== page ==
As Bihar goes to elections, it provides a great platform for the people of the state to vote for governance, growth and positive change . In a great number of ways, Bihar is a microcosm of India. ; bounteous natural resources, rising growth rates, humongous economic potential, widespread corruption, large pockets of poverty, social and economic inequalities, weak infrastructure, large talent pool looking for employment and lastly, woefully seeking an inspiring political leadership.
The party that successfully appeals to the long repressed, thoroughly abused and frequently treated with contemptuous indifference —the Bihari pride, its asmita , and inspires the common folk into realising their potential beyond caste-religious dynamics deserves to win. I look forward to the day when manual labor, skilled workers and the knowledge brigade from Mumbai take the train from CST to former Pataliputra.
That “extra” that my semi-loaded friend mentioned with vintage haughtiness many moons ago has become several years later, a reality in the form of Chulbul Pandey. A box-office sensation. Yes it is thanks to a secular Bollywood looking for a new caricature every Friday that has made the notorious “villains” from UP and Bihar the hot favorites, and such a refreshing departure from cardboard characters with a nasty streak. Like Pandey and his Dabaang. Played ironically by an actor from a Muslim community. Celebrated with long queues even in South Mumbai’s Inox theatre. And my gold rimmed hot -tempered BMW-driving host with a sea facing house probably paid 300 bucks for a ticket. The Bihari –UP bad cop , in fact, has become the new superhero.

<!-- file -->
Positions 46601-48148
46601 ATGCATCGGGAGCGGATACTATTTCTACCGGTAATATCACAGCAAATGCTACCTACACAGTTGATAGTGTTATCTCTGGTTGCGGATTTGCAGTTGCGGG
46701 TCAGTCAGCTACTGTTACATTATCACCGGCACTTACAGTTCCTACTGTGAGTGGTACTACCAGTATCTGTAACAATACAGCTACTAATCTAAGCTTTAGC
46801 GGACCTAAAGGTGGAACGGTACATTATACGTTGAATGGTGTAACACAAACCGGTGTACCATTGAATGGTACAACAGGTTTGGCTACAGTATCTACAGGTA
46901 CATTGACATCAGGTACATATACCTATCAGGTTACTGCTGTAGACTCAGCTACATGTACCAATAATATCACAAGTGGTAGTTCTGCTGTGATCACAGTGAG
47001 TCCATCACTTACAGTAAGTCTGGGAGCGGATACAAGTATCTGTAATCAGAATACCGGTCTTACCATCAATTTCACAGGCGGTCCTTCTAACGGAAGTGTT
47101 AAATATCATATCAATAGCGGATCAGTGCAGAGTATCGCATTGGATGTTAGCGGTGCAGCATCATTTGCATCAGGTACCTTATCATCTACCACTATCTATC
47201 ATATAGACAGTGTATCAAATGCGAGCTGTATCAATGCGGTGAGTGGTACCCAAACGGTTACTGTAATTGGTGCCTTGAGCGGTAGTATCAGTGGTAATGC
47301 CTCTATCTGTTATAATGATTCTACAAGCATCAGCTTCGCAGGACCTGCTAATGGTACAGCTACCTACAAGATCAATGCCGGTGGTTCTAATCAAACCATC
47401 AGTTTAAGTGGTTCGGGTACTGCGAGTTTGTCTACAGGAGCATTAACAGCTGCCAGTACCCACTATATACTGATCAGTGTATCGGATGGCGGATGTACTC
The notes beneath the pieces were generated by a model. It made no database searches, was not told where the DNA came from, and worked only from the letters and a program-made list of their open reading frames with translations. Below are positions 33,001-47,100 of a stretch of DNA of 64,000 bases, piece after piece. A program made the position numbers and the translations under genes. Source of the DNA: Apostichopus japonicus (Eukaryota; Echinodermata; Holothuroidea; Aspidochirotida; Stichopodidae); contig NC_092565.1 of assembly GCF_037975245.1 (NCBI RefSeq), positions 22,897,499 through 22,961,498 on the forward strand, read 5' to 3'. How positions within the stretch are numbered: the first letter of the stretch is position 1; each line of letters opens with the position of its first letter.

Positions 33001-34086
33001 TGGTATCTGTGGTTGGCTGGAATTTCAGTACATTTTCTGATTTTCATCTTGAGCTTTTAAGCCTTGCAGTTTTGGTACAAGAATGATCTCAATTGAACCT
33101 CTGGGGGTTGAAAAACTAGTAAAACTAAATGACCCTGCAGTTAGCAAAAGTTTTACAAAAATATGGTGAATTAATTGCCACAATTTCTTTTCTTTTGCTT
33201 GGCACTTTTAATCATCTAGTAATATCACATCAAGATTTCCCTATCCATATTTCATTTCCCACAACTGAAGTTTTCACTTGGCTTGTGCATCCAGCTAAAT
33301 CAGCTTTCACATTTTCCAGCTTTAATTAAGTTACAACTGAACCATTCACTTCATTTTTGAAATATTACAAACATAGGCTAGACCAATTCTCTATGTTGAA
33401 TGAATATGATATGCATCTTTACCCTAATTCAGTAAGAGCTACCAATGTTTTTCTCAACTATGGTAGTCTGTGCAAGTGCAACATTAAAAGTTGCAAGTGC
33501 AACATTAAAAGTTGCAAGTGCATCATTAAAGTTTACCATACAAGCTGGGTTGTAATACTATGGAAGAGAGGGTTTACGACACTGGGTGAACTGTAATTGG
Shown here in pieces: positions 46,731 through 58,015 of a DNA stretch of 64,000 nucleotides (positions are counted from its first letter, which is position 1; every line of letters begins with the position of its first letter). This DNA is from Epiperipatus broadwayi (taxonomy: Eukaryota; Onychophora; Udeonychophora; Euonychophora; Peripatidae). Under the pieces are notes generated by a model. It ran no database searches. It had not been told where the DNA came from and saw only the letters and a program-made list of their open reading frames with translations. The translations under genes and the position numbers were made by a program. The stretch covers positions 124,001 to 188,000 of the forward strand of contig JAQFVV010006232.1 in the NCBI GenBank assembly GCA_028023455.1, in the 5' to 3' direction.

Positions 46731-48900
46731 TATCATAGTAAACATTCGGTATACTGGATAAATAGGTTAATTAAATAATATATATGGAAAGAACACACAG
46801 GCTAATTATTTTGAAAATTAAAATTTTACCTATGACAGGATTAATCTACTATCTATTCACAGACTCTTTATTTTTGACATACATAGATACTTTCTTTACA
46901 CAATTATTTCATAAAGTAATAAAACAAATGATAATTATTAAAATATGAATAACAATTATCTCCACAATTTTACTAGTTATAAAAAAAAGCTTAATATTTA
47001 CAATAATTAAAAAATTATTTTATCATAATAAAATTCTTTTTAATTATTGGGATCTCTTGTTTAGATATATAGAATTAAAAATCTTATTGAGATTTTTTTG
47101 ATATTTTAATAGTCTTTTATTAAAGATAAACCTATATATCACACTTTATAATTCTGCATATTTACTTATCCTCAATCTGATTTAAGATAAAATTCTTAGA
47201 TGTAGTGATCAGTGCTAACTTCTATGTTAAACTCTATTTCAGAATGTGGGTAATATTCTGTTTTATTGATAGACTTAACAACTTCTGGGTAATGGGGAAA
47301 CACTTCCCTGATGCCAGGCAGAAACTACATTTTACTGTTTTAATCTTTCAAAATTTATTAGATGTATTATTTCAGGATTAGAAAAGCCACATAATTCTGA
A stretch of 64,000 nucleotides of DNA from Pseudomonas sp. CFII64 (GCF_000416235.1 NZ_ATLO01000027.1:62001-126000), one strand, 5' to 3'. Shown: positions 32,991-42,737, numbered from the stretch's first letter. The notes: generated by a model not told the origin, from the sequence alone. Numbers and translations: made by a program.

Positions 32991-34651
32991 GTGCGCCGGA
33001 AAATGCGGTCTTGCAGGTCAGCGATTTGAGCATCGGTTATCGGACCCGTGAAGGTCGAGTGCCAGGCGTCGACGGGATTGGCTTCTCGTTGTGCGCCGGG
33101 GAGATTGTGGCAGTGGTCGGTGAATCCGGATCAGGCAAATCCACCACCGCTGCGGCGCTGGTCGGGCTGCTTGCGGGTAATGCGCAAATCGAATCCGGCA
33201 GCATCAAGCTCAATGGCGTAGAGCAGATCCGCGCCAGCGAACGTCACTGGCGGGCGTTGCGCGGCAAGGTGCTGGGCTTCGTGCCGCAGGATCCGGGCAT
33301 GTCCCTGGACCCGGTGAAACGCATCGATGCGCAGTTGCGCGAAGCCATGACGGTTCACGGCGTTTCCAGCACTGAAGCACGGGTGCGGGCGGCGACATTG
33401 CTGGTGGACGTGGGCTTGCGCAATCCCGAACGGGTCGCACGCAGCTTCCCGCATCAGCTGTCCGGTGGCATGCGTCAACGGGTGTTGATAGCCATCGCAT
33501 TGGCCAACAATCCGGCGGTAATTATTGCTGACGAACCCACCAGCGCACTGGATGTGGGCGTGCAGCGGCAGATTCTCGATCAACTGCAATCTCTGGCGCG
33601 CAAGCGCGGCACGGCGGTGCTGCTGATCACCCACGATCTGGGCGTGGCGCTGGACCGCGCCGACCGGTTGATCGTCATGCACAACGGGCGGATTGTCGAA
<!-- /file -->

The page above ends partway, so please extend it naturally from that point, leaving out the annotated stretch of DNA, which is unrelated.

Funny, but I feel that just like that fellow Chulbul Pandey even I am having the last laugh.